Posted by: smstrouse | May 5, 2012

Standing with the Sisters

Before I was ordained – lo these many years ago – I was a chaplain in a hospital run by the Sisters of Charity.  It was an education I could never have gotten in seminary.  In heavily Catholic Buffalo, women clergy were still a rarity, so I was a curiosity.  I would often get asked (usually in the elevator), “Do we call you Sister?”  I’d answer, “No, Mother Goddess will do” and then quickly add, “Just kidding!”

The sisters themselves were amazing. All of them were dedicated, of course. But some of them had a wicked (is that an appropriate word?) sense of humor – which meant we got along just great. Sometimes, though, they didn’t mean to be funny.  The nuns lived together on the top floor of the hospital, and there was a great debate going on in their community about wearing their habits.  One day, Sister Sylvia pumped me for information about my clerical attire. “Do you wear your collar when you’re at home?” she asked, in all seriousness.  When I hooted at the idea, she declared that she was going to tell her community that the women pastors didn’t have to wear their work clothes at home. I confess that I sobered up quickly and counseled her not to lift me up  as their new role model. Talk about a Lutheran Reformation!

I have the greatest respect for nuns.  My two most beloved spiritual directors used to be nuns.  I learned about Creation Spirituality from a radical Sister of St. Joseph. I asked her how she and her sisters where able to get away with some of the  things they were doing and teaching. She told me, “Oh, the Church thinks we’re just harmless old  ladies and they leave us alone.”

Well, it appears that the eye of the Church has turned toward these amazing women and is no longer leaving them alone. The Vatican has declared that the Leadership Conference of Women Religious, the largest group of Catholic nuns in the US, has “serious doctrinal problems” (i.e. challenges to church teaching on homosexuality and the male-only priesthood). The sisters are also in trouble for making public statements that “disagree with or challenge the bishops, who are the church’s authentic teachers of faith and morals” (i.e support for President Obama’s health care reform).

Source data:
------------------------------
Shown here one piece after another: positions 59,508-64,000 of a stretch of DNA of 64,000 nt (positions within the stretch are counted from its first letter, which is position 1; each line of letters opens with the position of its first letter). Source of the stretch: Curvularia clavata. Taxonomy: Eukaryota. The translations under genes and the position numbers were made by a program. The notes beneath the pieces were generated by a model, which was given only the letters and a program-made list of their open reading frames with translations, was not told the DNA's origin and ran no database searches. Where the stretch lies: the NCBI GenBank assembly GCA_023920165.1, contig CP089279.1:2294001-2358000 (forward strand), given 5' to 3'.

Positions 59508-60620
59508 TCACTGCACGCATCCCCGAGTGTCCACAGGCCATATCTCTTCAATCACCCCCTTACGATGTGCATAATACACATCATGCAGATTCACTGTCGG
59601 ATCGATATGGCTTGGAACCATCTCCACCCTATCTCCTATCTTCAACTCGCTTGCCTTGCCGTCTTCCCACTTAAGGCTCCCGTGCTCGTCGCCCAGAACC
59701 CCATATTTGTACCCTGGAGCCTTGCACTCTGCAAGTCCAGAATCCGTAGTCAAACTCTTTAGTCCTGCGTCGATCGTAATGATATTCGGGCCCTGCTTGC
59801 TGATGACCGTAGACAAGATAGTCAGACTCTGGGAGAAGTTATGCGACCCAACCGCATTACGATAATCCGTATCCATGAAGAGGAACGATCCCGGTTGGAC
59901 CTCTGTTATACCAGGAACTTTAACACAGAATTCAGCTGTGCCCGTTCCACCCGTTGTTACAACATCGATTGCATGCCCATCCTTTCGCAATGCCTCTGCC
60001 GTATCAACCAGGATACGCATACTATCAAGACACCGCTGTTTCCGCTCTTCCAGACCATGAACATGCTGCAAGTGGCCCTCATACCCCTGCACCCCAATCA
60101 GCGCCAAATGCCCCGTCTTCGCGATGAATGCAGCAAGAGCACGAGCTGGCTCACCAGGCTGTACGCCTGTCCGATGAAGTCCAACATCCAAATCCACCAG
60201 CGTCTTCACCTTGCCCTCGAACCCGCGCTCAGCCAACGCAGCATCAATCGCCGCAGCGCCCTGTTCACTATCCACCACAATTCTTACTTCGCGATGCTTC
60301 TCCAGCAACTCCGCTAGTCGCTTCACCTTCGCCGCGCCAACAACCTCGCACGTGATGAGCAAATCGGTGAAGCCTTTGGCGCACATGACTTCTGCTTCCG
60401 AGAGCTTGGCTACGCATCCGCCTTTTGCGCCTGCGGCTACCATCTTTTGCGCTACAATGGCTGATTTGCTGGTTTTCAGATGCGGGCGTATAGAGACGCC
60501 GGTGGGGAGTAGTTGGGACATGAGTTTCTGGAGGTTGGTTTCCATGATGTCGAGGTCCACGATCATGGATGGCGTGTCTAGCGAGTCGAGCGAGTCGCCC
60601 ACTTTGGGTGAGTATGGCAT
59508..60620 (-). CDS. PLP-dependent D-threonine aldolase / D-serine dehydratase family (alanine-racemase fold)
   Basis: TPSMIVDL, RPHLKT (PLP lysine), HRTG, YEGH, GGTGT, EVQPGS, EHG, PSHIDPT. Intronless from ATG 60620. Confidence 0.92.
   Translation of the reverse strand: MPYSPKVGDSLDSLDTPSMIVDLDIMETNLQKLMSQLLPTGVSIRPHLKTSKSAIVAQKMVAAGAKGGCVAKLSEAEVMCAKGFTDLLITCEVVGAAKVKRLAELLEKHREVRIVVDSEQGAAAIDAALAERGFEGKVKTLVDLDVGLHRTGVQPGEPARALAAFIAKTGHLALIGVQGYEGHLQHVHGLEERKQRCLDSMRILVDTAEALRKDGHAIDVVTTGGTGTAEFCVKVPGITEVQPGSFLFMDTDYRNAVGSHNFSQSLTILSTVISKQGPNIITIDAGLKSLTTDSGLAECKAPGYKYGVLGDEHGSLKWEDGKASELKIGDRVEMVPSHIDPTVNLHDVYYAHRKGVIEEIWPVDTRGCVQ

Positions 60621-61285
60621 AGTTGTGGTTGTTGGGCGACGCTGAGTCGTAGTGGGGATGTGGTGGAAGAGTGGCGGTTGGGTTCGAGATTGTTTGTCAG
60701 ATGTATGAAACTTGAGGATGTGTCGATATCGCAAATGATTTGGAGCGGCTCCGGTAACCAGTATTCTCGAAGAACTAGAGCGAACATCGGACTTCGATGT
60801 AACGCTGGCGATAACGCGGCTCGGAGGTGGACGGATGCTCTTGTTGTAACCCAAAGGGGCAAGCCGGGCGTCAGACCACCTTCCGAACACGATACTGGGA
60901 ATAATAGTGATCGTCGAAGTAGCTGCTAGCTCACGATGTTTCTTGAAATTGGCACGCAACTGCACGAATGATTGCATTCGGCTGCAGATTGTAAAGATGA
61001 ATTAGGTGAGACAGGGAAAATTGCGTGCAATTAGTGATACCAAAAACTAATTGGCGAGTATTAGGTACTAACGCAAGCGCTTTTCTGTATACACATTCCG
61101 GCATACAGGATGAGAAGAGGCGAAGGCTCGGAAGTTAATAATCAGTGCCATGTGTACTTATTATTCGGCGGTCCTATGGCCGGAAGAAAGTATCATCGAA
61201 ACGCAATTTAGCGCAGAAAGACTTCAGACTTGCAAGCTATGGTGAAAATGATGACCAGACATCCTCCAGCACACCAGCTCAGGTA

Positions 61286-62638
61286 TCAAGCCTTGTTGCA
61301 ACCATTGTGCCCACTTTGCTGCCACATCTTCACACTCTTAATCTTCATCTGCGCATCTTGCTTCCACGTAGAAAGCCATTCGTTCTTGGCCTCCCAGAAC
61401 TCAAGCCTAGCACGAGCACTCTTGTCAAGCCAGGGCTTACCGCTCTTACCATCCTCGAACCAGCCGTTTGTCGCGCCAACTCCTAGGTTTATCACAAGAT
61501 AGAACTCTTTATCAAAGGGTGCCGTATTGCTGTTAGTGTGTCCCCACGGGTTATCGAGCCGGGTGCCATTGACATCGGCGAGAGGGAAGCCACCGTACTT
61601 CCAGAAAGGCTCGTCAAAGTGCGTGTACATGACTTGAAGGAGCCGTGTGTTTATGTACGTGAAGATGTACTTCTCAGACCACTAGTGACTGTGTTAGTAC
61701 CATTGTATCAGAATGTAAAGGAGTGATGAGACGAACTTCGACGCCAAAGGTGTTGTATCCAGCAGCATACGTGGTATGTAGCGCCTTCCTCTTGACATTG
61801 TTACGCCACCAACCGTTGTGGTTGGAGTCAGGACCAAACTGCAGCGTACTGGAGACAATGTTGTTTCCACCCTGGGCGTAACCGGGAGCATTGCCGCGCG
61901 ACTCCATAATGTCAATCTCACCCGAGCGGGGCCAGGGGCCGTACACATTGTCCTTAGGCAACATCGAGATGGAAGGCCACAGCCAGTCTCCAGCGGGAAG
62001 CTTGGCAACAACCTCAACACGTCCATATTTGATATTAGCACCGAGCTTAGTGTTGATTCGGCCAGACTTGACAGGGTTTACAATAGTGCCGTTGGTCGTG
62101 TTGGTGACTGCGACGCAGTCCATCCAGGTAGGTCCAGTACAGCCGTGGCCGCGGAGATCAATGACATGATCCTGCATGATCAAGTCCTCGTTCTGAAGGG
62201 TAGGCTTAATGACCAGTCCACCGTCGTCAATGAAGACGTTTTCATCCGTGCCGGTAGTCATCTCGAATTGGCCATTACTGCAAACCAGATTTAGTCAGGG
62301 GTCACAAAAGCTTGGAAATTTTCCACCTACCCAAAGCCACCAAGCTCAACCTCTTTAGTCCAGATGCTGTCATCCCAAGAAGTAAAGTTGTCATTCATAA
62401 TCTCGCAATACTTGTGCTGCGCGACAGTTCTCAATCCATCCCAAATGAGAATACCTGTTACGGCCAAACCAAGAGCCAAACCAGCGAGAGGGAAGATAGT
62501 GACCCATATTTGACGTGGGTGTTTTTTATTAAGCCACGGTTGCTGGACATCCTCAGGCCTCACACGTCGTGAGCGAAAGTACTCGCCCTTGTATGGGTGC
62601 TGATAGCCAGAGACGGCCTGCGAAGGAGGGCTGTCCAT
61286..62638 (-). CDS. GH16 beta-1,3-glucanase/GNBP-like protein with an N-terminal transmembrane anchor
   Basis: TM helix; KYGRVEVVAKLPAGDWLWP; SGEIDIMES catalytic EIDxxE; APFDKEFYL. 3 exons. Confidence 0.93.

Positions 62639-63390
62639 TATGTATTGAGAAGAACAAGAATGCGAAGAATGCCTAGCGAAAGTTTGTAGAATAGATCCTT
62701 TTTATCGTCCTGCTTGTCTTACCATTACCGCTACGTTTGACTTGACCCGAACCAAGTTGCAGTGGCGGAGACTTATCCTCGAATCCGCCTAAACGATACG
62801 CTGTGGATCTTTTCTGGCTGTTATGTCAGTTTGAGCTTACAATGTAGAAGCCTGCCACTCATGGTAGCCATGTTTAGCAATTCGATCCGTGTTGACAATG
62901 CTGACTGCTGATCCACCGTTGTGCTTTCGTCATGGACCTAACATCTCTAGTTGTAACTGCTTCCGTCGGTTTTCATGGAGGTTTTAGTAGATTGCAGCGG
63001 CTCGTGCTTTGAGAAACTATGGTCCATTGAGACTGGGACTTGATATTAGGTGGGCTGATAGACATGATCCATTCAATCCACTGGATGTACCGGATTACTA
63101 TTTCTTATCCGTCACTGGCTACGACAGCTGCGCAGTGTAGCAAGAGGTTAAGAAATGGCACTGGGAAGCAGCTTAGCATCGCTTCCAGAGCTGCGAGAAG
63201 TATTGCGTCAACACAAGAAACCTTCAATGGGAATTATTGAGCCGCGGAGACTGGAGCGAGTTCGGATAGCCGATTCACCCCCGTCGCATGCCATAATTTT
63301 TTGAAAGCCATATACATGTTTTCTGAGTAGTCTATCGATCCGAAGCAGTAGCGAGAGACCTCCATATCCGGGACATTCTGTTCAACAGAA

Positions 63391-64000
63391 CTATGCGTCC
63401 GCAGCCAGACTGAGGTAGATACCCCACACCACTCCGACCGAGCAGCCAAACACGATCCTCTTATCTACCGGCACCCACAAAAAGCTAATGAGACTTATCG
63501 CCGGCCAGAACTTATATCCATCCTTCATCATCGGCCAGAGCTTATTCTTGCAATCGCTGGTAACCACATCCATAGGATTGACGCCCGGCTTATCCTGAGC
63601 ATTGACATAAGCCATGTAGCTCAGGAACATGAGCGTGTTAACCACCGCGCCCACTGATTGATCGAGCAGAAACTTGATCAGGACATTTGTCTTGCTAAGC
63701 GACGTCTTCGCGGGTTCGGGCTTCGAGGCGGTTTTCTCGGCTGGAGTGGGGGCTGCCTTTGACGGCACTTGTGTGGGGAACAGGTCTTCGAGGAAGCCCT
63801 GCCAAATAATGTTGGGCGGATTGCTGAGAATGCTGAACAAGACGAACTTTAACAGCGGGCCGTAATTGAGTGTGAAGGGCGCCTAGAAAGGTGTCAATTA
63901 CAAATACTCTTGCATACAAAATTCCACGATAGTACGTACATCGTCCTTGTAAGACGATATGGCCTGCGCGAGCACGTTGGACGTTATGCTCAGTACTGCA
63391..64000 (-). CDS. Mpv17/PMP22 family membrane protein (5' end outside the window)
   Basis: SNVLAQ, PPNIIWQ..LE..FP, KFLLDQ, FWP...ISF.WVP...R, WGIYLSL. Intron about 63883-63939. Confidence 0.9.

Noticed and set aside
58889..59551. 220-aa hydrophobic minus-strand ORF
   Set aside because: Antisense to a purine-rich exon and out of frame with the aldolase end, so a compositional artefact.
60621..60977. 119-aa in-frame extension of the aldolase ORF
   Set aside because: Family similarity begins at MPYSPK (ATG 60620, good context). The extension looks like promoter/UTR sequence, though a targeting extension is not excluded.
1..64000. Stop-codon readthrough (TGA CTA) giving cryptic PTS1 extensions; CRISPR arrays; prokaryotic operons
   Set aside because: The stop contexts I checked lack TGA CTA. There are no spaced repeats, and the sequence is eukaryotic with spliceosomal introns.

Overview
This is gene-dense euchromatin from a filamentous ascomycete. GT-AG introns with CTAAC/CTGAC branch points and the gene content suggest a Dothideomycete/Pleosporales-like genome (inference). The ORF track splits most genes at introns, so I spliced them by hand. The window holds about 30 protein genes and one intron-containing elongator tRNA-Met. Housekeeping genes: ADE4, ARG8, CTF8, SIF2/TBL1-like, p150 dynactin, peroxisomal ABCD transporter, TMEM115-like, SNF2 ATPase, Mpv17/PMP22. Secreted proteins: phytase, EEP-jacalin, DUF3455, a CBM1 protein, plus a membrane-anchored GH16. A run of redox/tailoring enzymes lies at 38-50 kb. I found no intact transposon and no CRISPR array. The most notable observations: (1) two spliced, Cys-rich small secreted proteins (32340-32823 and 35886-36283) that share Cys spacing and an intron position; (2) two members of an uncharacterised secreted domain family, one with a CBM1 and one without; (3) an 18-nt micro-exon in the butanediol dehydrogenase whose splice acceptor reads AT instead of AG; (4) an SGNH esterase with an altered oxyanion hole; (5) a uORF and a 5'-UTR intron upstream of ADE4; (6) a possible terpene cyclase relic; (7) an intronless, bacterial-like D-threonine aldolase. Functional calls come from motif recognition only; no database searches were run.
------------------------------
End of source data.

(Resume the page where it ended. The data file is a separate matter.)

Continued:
But the best declaration of all is that the sisters have promoted “radical feminist themes incompatible with the Catholic faith” (i.e. focusing too much on poverty and economic injustice, while keeping ‘silent’ on abortion and same-sex marriage).

Patriarchal hierarchies just don’t get it; they’re losing power.  Yes, they can fuss and fume and set the dogs (like the Vatican’s Congregation for the Doctrine of the Faith) on us, but their days are numbered.  Wasn’t it that good Jewish/Catholic girl who said, “God has brought down the powerful from their thrones, and lifted up the lowly?” I imagine even Mary would be under close scrutiny these days.

I’m not saying that my own church doesn’t have its own work to do; “people who live in glass houses . . .” and all that.  But right now, it’s our Roman Catholic sisters who are under attack. And they deserve our support, prayers, good will, and friendship.  Sisterhood IS powerful!

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